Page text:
Magazine article Anglican Journal

Task Force Queries All Sides in Troubled Diocese

Magazine article Anglican Journal

Task Force Queries All Sides in Troubled Diocese

Article excerpt

"How have recent events helped or hindered the ministry of Jesus Christ in this place?"

This was the key question asked recently by the task force mandated by the house of bishops to "identify the range of possible circumstances in which alternative/adequate episcopal oversight might be called for" in parishes which seriously disagree with church decisions.

The four-member task force headed by Bishop Victoria Matthews of Edmonton began its search for answers on Dec. 9-10 by meeting with the clergy and lay leaders of a diocese deeply divided: New Westminster.

By "recent events" the task force meant the ongoing conflict triggered by the 2002 diocesan synod resolution allowing the blessing of gay relationships by parishes. That resolution resulted in the walkout by eight (out of 80) parishes opposed to the decision, the formation of a coalition of dissenting parishes after Bishop Michael Ingham upheld the synod's motion, and the acceptance by the coalition of an offer of episcopal oversight from another bishop.

"People kept asking us, 'what's your advice?' We're saying we're not here to dispense advice, we're here to listen to your story," said Bishop Matthews in an interview with the Anglican Journal.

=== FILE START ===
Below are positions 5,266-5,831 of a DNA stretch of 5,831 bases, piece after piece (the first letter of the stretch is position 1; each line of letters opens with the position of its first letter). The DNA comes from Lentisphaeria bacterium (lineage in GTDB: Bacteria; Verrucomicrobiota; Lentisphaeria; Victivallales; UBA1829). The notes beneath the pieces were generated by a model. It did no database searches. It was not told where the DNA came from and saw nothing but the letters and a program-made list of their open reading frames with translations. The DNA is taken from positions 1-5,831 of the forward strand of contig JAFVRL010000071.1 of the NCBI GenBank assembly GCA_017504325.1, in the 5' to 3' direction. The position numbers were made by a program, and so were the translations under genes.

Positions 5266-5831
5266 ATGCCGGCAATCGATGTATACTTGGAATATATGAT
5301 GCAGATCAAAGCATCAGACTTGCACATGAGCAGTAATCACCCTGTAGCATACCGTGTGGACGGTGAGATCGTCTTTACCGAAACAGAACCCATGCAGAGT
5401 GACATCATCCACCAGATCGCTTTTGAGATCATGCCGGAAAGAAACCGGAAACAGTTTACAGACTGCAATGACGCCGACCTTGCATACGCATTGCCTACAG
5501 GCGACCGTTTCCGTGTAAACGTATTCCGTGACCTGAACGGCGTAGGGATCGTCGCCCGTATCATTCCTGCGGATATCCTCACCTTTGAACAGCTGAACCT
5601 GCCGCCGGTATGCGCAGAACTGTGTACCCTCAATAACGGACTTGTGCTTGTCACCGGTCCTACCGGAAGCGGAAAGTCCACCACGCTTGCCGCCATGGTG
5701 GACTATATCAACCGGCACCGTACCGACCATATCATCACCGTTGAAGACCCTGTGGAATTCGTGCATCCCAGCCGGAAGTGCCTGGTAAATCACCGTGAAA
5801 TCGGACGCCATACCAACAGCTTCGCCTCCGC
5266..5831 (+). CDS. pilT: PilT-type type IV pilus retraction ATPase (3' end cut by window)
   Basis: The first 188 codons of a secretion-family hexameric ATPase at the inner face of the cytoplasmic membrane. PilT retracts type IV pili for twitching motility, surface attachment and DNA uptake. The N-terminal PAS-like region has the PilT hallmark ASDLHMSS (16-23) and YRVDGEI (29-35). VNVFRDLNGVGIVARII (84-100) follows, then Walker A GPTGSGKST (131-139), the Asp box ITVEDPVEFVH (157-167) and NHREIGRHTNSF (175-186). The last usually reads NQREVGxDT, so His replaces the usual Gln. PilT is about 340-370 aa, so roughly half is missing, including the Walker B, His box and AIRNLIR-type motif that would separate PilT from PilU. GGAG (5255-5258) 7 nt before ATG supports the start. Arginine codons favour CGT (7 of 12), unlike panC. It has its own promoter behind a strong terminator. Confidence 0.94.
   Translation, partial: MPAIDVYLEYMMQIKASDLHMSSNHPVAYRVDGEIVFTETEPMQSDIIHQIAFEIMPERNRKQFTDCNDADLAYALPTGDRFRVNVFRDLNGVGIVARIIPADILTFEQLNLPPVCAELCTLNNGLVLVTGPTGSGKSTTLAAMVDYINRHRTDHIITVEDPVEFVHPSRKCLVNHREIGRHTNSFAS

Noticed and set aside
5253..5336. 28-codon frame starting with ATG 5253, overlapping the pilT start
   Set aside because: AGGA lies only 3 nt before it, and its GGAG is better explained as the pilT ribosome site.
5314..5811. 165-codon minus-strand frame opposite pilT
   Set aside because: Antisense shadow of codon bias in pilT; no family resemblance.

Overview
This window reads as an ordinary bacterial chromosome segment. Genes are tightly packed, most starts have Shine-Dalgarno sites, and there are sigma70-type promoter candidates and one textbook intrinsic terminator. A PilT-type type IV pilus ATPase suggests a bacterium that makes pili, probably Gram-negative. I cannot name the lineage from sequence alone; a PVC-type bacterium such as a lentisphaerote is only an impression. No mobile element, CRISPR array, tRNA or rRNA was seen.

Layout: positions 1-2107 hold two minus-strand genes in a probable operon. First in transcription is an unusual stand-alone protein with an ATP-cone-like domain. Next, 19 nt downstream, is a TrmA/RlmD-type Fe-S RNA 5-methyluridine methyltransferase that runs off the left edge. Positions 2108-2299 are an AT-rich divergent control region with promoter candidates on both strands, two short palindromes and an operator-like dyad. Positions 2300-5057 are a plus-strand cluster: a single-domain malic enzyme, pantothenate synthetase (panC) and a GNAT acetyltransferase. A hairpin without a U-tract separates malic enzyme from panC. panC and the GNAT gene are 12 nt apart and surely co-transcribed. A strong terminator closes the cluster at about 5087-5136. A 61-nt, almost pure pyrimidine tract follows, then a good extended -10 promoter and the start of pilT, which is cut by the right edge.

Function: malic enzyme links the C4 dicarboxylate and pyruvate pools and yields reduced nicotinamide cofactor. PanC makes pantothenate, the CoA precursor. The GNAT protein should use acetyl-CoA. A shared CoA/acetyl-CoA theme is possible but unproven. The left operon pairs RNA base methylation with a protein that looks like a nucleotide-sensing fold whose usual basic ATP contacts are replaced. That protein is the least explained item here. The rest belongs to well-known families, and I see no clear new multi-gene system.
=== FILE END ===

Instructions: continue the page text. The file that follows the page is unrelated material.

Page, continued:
And listen the task force did--to parishes which have remained with the diocese despite their objections to same-sex blessings, to dissenting parishes which formed a coalition called the Anglican Communion in New Westminster (ACiNW), and to parishes which approve of the blessings.

The meetings, which all sides described as helpful, were emotional at times, according to some of those who were present.

"A couple of us spoke about the alienation of the Chinese and Japanese churches," said Rodney Andrews, incumbent at St. Alban, Richmond, and bishop-elect of the diocese of Saskatoon. His parish once shared its buildings with the Church of Emmanuel, a large and rapidly-growing Chinese Anglican church.

Bishop-elect Andrews said that "the atmosphere changed" shortly after the synod resolution. Church of Emmanuel--a member congregation of the AciNW--moved to new quarters, "leaving many members of St. Alban's confused and hurt," he said.

St. Alban's was one of the first parishes to be financially affected by the conflict. The Church of Emmanuel had paid St. Alban's $30,000 a year in rent, representing 14 per cent of its budget. …

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